‘Talking to Americans’ Reveals Ignorance of Canada in U.S.


Ever wonder if Canada will outlaw the polar bear slaughter in Toronto or make beaver meatballs the national dish? If so, Rick Mercer wants to talk to you.

A comedian who specializes in political and cultural satire, Mercer’s most popular shtick is “Talking to Americans"--a “Candid Camera"-esque routine in which he travels the United States asking people ridiculous questions to exploit their ignorance about their northern neighbor.

The sketch is part of “This Hour Has 22 Minutes,” a weekly comedy show on the government-supported Canadian Broadcasting Corp.

Similar to the Jay Walk, in which “Tonight Show” host Jay Leno asks random people easy questions to show how ill-informed they can be, the Canadian version has Mercer enticing Americans to offer serious comment on wildly fabricated news stories about Canada.

It focuses on U.S. ignorance of Canadian geography, culture and politics, a long-running joke to Canadians who know that Canadian-American awareness mostly is a one-way street. Beneath the guffaws, though, is a resentment over U.S. cultural domination.


Life in the shadow of a rich superpower makes Canadians all too aware of their relative insignificance on the world stage, said Geoff D’eon, producer-director of “Talking to Americans.”

“We’re not even on the radar, and we find that kind of amusing,” D’eon said. “If we were Germans, we would be insulted, but we’re not. We’re Canadians and we find this funny.”

In one instance, Mercer asked an Idahoan if the United States should bomb Bouchard in response to fighting in Kosovo.

“Absolutely,” said the respondent, unaware that Lucien Bouchard was premier of Quebec at the time and leader of the movement to separate the province from Canada.

“Americans don’t know who we are talking about,” the 31-year-old Mercer said. “We find that funny because we happen to know who Newt Gingrich is even if we don’t want to know.”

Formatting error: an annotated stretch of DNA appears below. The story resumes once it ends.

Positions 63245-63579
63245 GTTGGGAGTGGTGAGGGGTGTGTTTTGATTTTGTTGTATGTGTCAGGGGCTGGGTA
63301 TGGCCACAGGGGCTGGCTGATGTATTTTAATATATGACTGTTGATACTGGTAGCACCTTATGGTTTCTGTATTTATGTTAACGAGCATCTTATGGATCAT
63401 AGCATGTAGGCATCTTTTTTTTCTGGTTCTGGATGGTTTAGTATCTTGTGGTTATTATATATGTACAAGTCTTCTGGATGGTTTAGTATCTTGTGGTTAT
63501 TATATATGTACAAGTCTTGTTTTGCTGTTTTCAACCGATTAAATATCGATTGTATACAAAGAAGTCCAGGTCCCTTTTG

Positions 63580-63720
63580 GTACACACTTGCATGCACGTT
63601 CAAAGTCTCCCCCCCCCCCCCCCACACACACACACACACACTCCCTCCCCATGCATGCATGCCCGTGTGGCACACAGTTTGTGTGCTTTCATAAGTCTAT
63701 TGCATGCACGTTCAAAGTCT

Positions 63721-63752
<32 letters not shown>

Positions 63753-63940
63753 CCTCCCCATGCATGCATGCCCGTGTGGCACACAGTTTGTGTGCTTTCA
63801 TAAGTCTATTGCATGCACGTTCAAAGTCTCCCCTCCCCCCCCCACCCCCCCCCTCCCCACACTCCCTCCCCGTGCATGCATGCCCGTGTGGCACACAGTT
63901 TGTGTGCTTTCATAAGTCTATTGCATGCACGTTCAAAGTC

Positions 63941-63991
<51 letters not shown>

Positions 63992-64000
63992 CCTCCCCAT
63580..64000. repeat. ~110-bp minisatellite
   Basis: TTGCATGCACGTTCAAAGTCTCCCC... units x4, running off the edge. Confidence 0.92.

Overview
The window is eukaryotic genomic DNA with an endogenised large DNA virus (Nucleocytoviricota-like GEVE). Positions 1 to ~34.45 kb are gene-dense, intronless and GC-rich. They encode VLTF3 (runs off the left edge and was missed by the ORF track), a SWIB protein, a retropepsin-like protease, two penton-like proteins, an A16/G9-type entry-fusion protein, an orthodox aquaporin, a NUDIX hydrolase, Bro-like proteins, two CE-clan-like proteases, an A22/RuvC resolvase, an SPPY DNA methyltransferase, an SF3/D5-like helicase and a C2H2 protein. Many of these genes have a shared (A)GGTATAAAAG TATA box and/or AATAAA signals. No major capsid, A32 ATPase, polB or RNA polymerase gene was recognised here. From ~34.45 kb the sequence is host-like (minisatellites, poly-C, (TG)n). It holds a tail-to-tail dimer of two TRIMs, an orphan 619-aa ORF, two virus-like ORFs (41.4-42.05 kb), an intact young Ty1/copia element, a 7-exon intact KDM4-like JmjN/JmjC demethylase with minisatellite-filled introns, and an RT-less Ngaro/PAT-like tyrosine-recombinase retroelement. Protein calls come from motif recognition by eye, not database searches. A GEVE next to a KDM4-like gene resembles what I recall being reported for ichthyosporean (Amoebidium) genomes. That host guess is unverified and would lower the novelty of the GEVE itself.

He has persuaded average Americans, politicians, even university professors to sign petitions calling for the end to polar bear slaughters in downtown Toronto or seal hunts in landlocked Saskatchewan.

Other fake news concocted by Mercer plays to the worst of Canadian stereotypes, such as Canada getting its 800th mile of paved road or a ninth school grade. Nothing is sacred: Mercer has convinced Americans the Canadian government is set to proclaim beaver meatballs as the national dish and pondered putting a hockey puck on the national flag.

Even George W. Bush got caught by a Mercer prank during his presidential campaign. Bush publicly thanked Canadian Prime Minister “Jean Poutine” for a phony presidential endorsement relayed to him by Mercer, posing as a foreign journalist.

Bush failed to catch the fast-talking Mercer substituting the word poutine--a Quebec mix of French fries, gravy and cheese curds--for the real name of the prime minister, Jean Chretien.

Al Kamen, political gossip columnist for the Washington Post, called such stunts “a bit unfair, but you can say that ‘Saturday Night Live’ is unfair, too.”

To Canadians, it all is hilarious.

“I think the show illustrates exceptionally well our perceptions of Americans--that Americans know nothing beyond their own borders and have no problem with their ignorance,” said Julie Longo, who crosses the border from Windsor, Ontario, to teach Canadian history at Wayne State University in Detroit.

Longo, daughter of a Canadian mother and American father, tapes segments of “Talking to Americans” for her students.

“It makes Americans look stupid, but it’s more complicated than that,” she said. “It gives us a chance to laugh at our own culture.”

More than 1 million Canadians tune in for the show, which Mercer has convinced some Americans is the entire population of Canada. The real population figure is 30 million, for the biggest U.S. trading partner.

For Louise Pohle-Bjolin, an American living in Toronto, the show brings embarrassment.

“How does he get people to say this stuff?” she asked. “Apparently they are this stupid.”